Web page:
Google Instant Proves Me Wrong

A few months back I wrote a bit about Minimalist Google, and how the Big G was sacrificing “load” speed (the amount of time it takes the browser to download and render a page) to decrease Focus and Query time (or increase perceived speed).

I have no reliable way to test, but I’d guess this new page loads and renders slower than it’s less-fancy ancestor. If microseconds count — a half-second increase in page load time translates to a 20% decrease in traffic — wouldn’t it benefit the big G to stay away from “needless” styling?

The user path of a basic search would look something like this:

In this scenario, the visit (typing www.google.com) and the page load (receiving data and rendering the page) have little room for improvement. My personal load time for the Google homepage is a little over a third of a second…Similarly, clicking “submit” (or pressing enter) and the speed of the results page have little, if any, improvement.

Turns out, I was wrong (shocking!).

As before, the added code to create this advanced interaction costs some small measure of speed on the downloading and rendering of the page. But, Google has found both real and perceived speed improvements where I thought technology had pretty much hit its limit.

To start, they’ve completely removed a step (Submit). While pressing “Enter” at the end of typing a search query wasn’t the most time consuming action known to man, anyone that has ever reached for the mouse to click “Search” has shaved seconds from their query.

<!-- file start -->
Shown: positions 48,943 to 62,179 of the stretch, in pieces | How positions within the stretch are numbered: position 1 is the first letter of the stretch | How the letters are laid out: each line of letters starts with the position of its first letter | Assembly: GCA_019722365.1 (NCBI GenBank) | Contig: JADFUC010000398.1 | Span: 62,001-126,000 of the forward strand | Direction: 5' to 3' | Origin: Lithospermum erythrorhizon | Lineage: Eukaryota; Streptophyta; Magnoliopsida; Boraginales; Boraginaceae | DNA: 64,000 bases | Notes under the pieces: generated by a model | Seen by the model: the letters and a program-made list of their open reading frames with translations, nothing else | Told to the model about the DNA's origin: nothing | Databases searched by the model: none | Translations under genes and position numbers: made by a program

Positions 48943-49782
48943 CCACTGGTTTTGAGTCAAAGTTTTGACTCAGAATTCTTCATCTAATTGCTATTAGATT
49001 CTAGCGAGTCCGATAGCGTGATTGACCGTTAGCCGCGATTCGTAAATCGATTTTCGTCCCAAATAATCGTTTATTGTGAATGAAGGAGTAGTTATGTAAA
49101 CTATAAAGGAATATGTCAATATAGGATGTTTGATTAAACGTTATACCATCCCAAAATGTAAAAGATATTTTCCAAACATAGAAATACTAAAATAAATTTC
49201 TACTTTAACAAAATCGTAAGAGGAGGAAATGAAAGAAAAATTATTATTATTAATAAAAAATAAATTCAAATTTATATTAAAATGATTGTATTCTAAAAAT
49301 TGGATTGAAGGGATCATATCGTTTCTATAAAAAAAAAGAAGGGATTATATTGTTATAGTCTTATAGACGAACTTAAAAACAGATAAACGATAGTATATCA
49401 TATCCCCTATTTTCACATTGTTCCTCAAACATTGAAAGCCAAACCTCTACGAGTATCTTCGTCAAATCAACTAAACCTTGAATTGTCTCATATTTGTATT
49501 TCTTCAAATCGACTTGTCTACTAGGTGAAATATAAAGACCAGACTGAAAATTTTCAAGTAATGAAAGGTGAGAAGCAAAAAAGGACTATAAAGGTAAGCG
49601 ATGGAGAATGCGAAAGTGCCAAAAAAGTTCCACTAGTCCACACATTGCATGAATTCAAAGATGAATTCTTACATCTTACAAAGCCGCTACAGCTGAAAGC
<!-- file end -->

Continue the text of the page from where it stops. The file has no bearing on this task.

More importantly, though, the wait between submitting the search and waiting for the results has been taken out of the critical path. With live results, the transition between formulating the query and receiving results blurs. Even if this constant updating slows the page (not sure why it would), it gives the perceived feel of instant results.

Thinking it’s faster makes it faster.

Google promotes the idea that Instant can save between 2-5 second per search, based on look-ahead suggestions, shorter queries that produce relevant results, and feedback to show if you are on the right path.

I shouldn’t be surprised that Google is smarter than me, but I am surprised that they found a way to shave that kind of time from a simple search. Google VP Marissa Mayer said “users really respond to speed.” I’m going to take them at their word that this isn’t the last we’ll see of speeding the humble search results page.

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